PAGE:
Paul assures his readers that God will not forget those who have fallen asleep.  In fact, he writes that those who have fallen asleep will be among the first to see the Lord upon his return.  The dead are awaken by a great call from heaven, and they are taken up with the living.  The Greek word for “caught up” gives us the picture of one who is suddenly, and unexpectedly, snatched up.  This reinforces the uncertain, but sudden, timing of the return of Christ.  And the Greek word for “to meet” is a specific term that is used when dignitaries would visit an area and all the people would come out of the village to meet him.  Imagine the grand scene that Paul is painting here: we are going about our daily duties, then suddenly and unexpectedly, we are taken up to heaven and reunited with our brothers and sisters in Christ and we form a receiving line for the coming King.
In light of this understanding, we can look at death in a new way.  This isn’t to say that there won’t be sorrow for those who have passed on, but to say that we need to recognize that this sorrow is only temporary.  For the day will come when we will meet again, and it will be the day of Christ’s return.  It will be a day of such significance that everything we know will be flipped upside down.  The world as we know it will not exist because the world as we know it is not how it is supposed to be.  In Isaiah, God promises a new heaven and a new earth.  The same promise can be found in Revelation, alongside the promise that God will wipe every tear from our eyes, and there will be no more death.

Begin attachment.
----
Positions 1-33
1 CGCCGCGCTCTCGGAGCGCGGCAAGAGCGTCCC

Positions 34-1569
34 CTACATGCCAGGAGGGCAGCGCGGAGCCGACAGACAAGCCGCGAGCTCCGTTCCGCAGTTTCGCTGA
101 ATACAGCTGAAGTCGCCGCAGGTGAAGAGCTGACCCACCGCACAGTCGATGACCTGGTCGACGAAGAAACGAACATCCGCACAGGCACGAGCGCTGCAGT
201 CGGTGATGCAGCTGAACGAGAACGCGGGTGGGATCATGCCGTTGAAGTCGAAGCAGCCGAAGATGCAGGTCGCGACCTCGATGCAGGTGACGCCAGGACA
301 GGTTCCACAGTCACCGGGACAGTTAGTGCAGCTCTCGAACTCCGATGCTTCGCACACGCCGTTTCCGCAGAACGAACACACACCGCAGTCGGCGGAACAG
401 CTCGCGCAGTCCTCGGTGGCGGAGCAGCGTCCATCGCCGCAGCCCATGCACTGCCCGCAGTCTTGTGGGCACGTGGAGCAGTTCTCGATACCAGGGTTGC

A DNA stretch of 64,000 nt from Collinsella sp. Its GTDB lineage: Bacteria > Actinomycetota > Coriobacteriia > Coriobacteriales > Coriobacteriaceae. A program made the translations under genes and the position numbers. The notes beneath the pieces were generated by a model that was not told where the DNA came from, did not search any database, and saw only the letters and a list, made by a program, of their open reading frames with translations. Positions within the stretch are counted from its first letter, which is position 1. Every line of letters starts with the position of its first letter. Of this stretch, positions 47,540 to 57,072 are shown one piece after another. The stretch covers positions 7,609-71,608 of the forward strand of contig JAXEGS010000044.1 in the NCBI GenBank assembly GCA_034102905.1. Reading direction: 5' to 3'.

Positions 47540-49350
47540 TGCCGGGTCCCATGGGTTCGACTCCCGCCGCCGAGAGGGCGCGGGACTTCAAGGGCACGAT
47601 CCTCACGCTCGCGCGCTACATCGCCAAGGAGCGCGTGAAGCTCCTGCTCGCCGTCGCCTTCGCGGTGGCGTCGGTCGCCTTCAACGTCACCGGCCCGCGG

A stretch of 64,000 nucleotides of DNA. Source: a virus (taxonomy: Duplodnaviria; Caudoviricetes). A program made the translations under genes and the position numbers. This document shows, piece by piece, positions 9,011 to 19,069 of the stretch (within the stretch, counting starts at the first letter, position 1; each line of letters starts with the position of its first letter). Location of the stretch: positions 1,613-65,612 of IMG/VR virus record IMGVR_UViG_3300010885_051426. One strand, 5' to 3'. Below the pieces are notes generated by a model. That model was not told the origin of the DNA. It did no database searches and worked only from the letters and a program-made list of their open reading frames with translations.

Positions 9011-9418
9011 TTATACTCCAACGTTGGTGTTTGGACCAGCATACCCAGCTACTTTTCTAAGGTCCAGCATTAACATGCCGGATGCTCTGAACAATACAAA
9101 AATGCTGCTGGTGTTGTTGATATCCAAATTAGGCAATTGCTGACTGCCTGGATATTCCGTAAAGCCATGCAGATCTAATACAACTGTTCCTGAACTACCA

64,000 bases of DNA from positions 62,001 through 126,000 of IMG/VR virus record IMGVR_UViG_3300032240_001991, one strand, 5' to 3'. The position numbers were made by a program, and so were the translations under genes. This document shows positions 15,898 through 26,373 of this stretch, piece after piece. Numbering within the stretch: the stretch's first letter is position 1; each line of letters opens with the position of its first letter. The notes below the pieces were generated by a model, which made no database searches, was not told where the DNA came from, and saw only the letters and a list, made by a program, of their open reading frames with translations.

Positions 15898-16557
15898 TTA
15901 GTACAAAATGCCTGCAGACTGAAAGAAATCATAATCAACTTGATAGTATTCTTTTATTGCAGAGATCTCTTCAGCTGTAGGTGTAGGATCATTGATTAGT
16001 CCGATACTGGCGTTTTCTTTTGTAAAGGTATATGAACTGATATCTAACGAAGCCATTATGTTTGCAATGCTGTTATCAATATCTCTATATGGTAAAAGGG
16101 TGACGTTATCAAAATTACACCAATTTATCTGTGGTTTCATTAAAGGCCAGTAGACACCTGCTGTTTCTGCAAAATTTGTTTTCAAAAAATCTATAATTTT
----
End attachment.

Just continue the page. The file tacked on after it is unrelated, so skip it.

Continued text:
Let me close tonight with some words of encouragement.  The ones we love who have passed away this year are not gone forever.  They are asleep right now and will be awaken with a great trumpet call from heaven as we are taken up to meet our Lord.  It is okay to grieve for those who have passed on, but Paul reminds us in 1 Thessalonians that there is no need for us to grieve as those who have no hope.  We do have hope.  We have the hope of the gospel, which is God’s promise to us that one day, every tear will be wiped away, and there will be nothing but rejoicing and praise as we live out eternity in His loving presence.